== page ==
The Cenric Family Curse

Spoiler: show
This was a fun little game, with several basic puzzles to solve. The most creative puzzle was giving the bone to the dog to get past the skeleton; the rest were examine-to-find-this. Only acquiring the undermoss stumped me, though I was glad someone posted the answer on the forum, otherwise I probably wouldn’t have finished. The description of the coffins really needed to guide you to look under them.

The writing is solid, the coding is sound, the story is well-explained, the time limit creates suspense, and the puzzles are mostly satisfying. There’s no character development or story depth, but in a speed comp that’s rarely the point, so all in all it’s a neatly packaged game.



Ice House of Horrors

Spoiler: show
This is how you make a game. By the end of the intro I was hooked (ba doom ch!).

Instead of listing all the things I loved about this one, I’ll just mention my two favorite parts. The first was after figuring out what and where I was, I typed flop. AND I FLOPPED OUT OF THE BIN!!! That’s the magic moment where I know I can completely put my trust in the author to take me where he wants to go. I’m on board.

The second moment was when the man put the knife up against me. This is the first game that managed to make my body squirt some adrenaline into my bloodstream. From a text game. Bravo.



The tale of the cursed eagle

Spoiler: show
I’m a little irritated with this one, mainly because exits on doesn’t work as the game suggests, and I can’t see where I’m going without typing exits each time. Additionally, there are numerous grammar and spelling mistakes. For example: And the first memory you knew form was confusion. I think you mean And the first memory of your new form was confusion. Even corrected, the writing could be improved.

The main objective is to get away from the beast, and once I figured out how to view the exits, it wasn’t too difficult to discover the good ending. I didn’t finish exploring all the rooms so there may be another ending, but I’m not inclined enough to keep going.



The Voodoo You Do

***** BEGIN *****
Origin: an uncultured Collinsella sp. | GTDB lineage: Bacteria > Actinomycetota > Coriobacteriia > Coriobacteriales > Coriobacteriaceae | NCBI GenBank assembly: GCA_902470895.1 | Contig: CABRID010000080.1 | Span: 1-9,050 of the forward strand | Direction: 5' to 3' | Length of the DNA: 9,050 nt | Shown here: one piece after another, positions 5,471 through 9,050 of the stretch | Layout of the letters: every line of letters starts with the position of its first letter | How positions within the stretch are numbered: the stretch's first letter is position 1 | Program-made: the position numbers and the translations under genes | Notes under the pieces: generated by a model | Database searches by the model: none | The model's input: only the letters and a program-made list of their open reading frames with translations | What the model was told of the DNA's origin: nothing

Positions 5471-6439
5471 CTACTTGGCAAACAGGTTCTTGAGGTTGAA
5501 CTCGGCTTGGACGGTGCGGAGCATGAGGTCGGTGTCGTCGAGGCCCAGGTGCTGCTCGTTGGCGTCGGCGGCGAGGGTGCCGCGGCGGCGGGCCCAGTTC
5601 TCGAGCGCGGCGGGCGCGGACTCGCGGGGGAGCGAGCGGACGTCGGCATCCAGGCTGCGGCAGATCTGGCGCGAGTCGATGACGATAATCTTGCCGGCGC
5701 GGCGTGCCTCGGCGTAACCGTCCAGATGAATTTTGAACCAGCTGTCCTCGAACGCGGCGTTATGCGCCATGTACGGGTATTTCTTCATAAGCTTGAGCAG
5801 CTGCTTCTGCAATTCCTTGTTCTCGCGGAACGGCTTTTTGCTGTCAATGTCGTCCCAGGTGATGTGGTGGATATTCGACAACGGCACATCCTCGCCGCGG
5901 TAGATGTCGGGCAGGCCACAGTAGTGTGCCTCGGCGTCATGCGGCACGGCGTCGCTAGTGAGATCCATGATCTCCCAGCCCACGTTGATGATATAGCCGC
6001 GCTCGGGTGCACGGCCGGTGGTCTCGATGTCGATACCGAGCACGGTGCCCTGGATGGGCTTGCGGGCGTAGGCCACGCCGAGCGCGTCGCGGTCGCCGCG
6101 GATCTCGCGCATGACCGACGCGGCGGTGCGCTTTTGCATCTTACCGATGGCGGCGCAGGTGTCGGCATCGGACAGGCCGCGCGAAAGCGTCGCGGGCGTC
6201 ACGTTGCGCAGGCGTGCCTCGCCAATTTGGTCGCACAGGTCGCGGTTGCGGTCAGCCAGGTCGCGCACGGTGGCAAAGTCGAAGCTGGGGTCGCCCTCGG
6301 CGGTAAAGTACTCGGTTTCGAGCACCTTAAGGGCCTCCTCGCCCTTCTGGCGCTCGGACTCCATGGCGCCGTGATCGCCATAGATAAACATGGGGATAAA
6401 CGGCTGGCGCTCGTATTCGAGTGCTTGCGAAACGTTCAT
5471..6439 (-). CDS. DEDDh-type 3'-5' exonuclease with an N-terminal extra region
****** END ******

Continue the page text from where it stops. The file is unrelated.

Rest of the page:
Spoiler: show
This one fell flat for me, even with the Vodun research and the Hendrix allusion. The game reveals my spouse or lover left me but doesn’t encourage me to care enough to want to kill her. I should be sufficiently motivated to stab or burn the doll.

The parser was also discouraging. Switch lighter on should never be a command for using a lighter.



The Argument-Winner’s Ghost

Spoiler: show
This is some sort of high school nerd revenge story. The moral: there’s little worse than dying AND having someone discover you were over-leveraged financially. In the end, wouldn’t the joke be on the bank?

The writing is spotty, though I did giggle over some of the ways the ghost nagged me. Also, the computer should have recognized a variety of commands to let me login.



Wisp

Spoiler: show
And here I thought the loaf of bread needed to be broken down into crumbs and left as a trail, a la Hansel and Gretel, so I could find my way out. That would have been far more enjoyable. Instead, I played guess-the-verb for some time until I looked up the answer. I only wish there was more substance to review.


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 Post subject: Re: Ectocomp reviews
PostPosted: Wed Nov 06, 2013 1:04 pm 
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@JasonLautzenheiser

Jack
Spoiler: show
Quote:
My intent was really for the player to feel sympathy for Jack and I think it may have worked a little bit, but then I found the time constraints bearing down on me and the easiest way (at least the easiest way that came to mind at the time) was to have Jack become a murderous monster and the ending came way to fast and unexplained as I just ran out of time.

Yeah, the time constraints do limit potential character development. By the way, I noticed that in my hasty review, I neglected to include any positive comments, and I apologize! The game was nicely put together and didn’t contain any of issues that usually plague parser IFs. Considering this is your first release, it’s pretty good. Please post your post-comp release!


@cvaneseltine

Fish Dreams
Spoiler: show
I did not get the impression you whipped up Fish Dreams the afternoon of the due date at all. Nicely done! I also understand where you are coming with regards to your choice of platforms.


@Peter Pears

Boogle
Spoiler: show
Quote:
Boogle is rather fascinating. One person has seen it as a cautionary tale/satire about the ever-present modern day Big Brother; another person has seen it as being about online dating and how frightening it can be; and I saw it as manipulation by a crazed Shodan-like AI.

I’ll take fascinating! I think your interpretation is the closest to what I was aiming for.


@Merk

Boogle
Spoiler: show
Quote: